My thanks to Donal O'Callaghan, who both inspired and assisted with this translation.

To my delighted amazement, Bonnie Larson Staiger, a North Dakota Associate Poet Laureate, responded to this translation by a poem of her own: Still.


Just as moisture concealed in the air awakens at dawn,
And descends into grass so that the Sun may be greeted by a myriad of lights,

Just as wind dies down on a summer evening,
And the boundless peace of the approaching night stills all but clouds trailing after the Sun,

Just as the conflagration of moonrise above a forest turns into the cool silver of a full moon,
(And werewolves drown in the fiery ecstasy of transformation),

So here, by the river of rivers, I tame my unquiet pack,
And teach myself to listen.

But on summer evenings bluish mist rises over meadows,
The moon wanes, and my pack, perhaps scenting prey, has scattered into the night.

Only the wind lasts, and in unquiet gusts, shivering through my body,
Brings fragments of words, perhaps being spoken by someone on the other shore.

P.S. A while back I was asked: where did werewolves come into it? Trying to explain poems can be a mug's game, but I still think my (very much post factum) exlpanation had some merit. In tales I know, werewolves are humans turned into wolves by the magic of full moon. This transformation can be dreaded or desired but in either case it is painful, involuntary and overwhelming – the erotic sub-text is rarely explicated, but is easy enough to hear. In the poem, the conflagration of the moonrise changes into cool, soothing silver of the full moon, but the fire, the strangeness, the violence that was promised by that moonrise, all of that is still there, only hidden – manifesting itself in the secret, private, primaeval transformation. That's also why the line is in brackets. It speaks of a reality "bracketed away" into an experience only some (un)fortunate humans can know. It is a kind-of counter-weight to the main theme of the poem, like an underwater keel, which gives a boat its stability.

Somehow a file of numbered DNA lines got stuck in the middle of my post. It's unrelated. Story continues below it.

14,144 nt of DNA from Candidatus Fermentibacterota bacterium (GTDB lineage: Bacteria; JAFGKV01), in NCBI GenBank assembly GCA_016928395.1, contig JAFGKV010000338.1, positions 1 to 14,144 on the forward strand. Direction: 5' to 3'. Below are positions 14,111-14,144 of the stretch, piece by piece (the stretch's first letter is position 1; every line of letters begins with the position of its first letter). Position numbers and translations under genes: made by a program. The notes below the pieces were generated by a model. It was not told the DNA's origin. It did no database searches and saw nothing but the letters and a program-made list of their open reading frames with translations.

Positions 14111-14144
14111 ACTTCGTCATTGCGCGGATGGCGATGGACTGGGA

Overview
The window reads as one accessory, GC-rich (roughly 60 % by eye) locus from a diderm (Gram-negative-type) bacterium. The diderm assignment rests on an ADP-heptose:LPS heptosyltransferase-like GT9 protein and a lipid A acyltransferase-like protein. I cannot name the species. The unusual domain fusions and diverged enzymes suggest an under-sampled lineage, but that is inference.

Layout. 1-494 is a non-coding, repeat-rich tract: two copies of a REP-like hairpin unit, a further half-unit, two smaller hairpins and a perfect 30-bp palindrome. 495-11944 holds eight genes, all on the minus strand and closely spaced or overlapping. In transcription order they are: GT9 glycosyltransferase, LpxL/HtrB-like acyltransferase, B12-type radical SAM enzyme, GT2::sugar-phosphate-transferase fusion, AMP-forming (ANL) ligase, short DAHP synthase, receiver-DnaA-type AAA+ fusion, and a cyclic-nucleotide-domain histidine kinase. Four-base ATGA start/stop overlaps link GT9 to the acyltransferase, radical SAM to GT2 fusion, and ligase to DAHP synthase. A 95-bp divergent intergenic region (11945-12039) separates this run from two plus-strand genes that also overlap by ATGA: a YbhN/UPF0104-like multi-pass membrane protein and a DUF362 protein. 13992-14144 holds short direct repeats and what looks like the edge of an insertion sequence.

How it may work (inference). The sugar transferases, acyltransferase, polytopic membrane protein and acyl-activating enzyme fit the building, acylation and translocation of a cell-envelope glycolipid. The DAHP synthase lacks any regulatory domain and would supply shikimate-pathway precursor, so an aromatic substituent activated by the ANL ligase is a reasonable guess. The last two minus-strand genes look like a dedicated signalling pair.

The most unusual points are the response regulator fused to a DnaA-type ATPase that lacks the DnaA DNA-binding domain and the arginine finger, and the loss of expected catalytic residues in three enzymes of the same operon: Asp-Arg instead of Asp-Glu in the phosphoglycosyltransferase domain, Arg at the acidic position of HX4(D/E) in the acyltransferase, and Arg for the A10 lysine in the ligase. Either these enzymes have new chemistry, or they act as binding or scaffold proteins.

Once I am at it, it it worth pointing out that in the Czech version, that line, in its last three words (all containing the R consonant, following the three L's of the first half of the line!) breaks the very "spaced out" spoken flow of the whole poem in a quite choppy manner. This prefigures the other line that also breaks the flow – the one about learning to listen, after which the smooth flow returns once again. Sadly, I was unable to approximate these effects in the English translation.

On the other hand, readers familiar with both Czech and English may also spot that the translation changes "cruel extasy" into "fiery extasy". In this the translation is actually closer to my intention. I needed a reference to fire, but the cadence of that line required a word with an R in it. With some regret, being unable to satisfy both requirements in Czech, I settled on the imperfect compromise of "cruel extasy". The English version fixes this defect.

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Mike Arnautov (23 November 2021)